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Jumping :)

This is a discussion on Jumping :) within the Horse Riding Critique forums, part of the Riding Horses category

     
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        04-03-2009, 12:55 PM
      #11
    Foal
    Try working on your release over cross-rails, if you're nervous. He won't take off as badly after a tiny jump as he will a big jump. Trust me, I know how nervous you are about giving that release and then having him just run away. LOL I've ridden plenty of horses like that. You may see he's more eager to jump (not speeding up eager, but relaxed eager) if he realizes that he won't get caught in the mouth over the fence. A lot of horses rush fences because they are nervous for one reason or another. If he starts to realize that jumping is pleasurable (ie. "Oh wow, now I don't have her holding onto mouth over the fence") he may relax more going into the jumps and coming out of them.

    After your show, go back to some cross rails and small verticals (2' or so), look up different grid work you can do, put trotting poles in front of jump too to keep him from speeding up. A great book you may want to pick up if you can is "101 Jumping Exercises: for Horse & Rider". :) Oh, and like I said earlier, if you don't know how to do them already have your trainer work with you and Indy on teaching you two half-halts. They're awesome for a strong horse over fences! Hehe.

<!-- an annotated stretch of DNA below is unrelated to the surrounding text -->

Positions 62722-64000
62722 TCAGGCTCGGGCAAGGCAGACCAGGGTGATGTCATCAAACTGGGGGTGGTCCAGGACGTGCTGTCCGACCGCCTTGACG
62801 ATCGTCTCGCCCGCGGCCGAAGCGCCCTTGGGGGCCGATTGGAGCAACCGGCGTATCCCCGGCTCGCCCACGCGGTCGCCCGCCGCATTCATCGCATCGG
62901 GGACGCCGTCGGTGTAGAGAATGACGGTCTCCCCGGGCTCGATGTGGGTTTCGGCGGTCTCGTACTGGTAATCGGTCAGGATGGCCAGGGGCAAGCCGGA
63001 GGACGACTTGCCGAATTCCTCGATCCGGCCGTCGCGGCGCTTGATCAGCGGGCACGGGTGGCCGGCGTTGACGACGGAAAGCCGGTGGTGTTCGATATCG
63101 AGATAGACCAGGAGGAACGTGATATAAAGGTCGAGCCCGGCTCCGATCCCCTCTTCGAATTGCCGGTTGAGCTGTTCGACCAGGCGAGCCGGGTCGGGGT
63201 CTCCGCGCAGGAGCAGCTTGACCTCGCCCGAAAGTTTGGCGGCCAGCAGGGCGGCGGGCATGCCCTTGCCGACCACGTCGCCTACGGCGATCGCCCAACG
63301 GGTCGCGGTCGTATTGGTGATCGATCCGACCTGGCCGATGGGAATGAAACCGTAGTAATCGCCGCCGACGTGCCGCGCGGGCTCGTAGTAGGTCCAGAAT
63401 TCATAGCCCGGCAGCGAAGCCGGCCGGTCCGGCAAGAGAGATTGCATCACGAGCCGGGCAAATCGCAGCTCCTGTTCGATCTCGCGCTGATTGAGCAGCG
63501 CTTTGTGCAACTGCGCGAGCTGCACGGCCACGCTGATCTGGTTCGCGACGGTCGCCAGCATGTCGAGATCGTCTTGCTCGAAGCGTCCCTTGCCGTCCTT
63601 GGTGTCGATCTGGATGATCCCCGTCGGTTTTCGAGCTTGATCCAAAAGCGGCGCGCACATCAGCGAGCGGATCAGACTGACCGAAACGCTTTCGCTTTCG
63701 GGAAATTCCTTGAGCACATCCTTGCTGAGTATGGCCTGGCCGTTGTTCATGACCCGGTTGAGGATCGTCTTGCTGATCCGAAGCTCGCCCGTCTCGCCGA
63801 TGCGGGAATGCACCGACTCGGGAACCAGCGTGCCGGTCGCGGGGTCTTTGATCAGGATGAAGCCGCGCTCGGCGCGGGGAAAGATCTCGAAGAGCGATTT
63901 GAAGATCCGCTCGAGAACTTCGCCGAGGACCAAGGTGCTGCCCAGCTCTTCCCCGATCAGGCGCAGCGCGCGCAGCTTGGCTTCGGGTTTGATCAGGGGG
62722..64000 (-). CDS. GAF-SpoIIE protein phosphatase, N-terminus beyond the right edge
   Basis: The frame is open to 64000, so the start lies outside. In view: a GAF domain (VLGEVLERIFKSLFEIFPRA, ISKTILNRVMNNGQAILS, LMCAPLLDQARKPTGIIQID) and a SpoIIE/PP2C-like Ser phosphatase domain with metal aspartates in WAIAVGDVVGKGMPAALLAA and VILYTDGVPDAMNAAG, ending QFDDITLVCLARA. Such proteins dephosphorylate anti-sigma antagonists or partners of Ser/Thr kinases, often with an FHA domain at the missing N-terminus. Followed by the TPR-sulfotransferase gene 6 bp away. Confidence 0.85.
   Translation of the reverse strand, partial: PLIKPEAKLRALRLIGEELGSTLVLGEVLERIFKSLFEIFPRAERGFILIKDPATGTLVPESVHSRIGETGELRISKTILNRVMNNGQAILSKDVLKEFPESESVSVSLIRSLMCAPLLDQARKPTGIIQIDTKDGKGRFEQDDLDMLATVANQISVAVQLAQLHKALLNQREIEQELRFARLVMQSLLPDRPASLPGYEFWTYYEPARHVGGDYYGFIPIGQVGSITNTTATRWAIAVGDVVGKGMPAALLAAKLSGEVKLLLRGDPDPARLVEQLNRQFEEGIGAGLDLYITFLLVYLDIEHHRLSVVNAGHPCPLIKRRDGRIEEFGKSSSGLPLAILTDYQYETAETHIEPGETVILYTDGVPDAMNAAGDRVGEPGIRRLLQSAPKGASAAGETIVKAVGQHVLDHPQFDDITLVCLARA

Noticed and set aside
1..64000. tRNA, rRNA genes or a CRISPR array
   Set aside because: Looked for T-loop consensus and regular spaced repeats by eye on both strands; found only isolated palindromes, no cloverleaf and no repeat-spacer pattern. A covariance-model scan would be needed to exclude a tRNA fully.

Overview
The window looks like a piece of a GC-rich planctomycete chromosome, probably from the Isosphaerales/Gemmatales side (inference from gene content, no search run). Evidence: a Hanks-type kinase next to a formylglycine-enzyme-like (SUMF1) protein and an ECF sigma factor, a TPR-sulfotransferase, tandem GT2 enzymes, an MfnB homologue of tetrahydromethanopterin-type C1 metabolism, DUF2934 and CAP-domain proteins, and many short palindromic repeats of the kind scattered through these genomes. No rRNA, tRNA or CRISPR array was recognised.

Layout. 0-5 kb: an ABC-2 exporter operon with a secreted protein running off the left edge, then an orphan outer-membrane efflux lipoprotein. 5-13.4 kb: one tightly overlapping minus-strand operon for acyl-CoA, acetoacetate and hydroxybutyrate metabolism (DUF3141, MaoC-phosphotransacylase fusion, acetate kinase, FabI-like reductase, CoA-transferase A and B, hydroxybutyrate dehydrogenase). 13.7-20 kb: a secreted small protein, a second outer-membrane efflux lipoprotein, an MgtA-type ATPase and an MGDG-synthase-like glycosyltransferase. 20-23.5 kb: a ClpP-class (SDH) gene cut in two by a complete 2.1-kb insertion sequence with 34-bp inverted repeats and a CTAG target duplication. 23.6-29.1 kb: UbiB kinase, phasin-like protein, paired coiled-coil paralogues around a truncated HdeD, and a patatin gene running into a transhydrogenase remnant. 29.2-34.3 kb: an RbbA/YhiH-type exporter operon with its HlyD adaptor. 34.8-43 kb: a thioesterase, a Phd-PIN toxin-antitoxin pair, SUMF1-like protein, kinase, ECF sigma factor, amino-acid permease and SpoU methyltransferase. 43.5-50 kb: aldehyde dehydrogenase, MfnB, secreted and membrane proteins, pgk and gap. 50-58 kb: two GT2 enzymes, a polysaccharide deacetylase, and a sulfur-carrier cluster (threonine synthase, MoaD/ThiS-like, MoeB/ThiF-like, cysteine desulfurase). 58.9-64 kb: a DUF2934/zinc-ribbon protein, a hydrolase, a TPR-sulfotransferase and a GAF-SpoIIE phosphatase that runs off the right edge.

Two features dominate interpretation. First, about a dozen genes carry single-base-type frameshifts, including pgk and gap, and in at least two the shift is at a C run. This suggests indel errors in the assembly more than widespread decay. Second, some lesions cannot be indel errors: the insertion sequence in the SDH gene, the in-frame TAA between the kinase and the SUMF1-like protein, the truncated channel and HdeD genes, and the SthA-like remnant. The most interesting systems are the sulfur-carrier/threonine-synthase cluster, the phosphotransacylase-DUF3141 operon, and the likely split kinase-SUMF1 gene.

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        04-03-2009, 04:12 PM
      #12
    Foal
    Quote:
    Originally Posted by JustDressageIt    
    The one thing that stood out to me most besides the releases was your leg - it swings forwards before and after the jump, so you end up like a waterskiier on your horse, pulling on his mouth and bracing with your entire leg.
    I would suggest going on the flat, and holding your two-point without touching your horse's neck at all - you can hover your hands, or put them on your hips, or out to the side, whatever you need, but really work on keeping that lower leg back and planted under you. Once you can do this and hold it for a few times around the ring, try a trot. Once you're good with the trot, do some walk-trot transitions. Once you can stay in your two point through walk-trot transitions without falling backwards or forwards no matter what your horse does under you, introduce the canter, then transition backwards and forwards through all gaits, including halt.
    Then go back to some ground pole work, and work lightly over crossrails. Work on your release over the poles and cross-rails. Most of your riding should be coming through your seat and legs, the hand is just there as a tuning guide.
    If you could have your instructor lunge your horse with you on, I think that could greatly benefit your position.
    You are a very brave, confident rider which is wonderful, and I think if you really put your mind to it, you could be a great rider :)

    This is the leg position you want:

    Hmm thanks, that's something I didnt realize untill you mentioned it!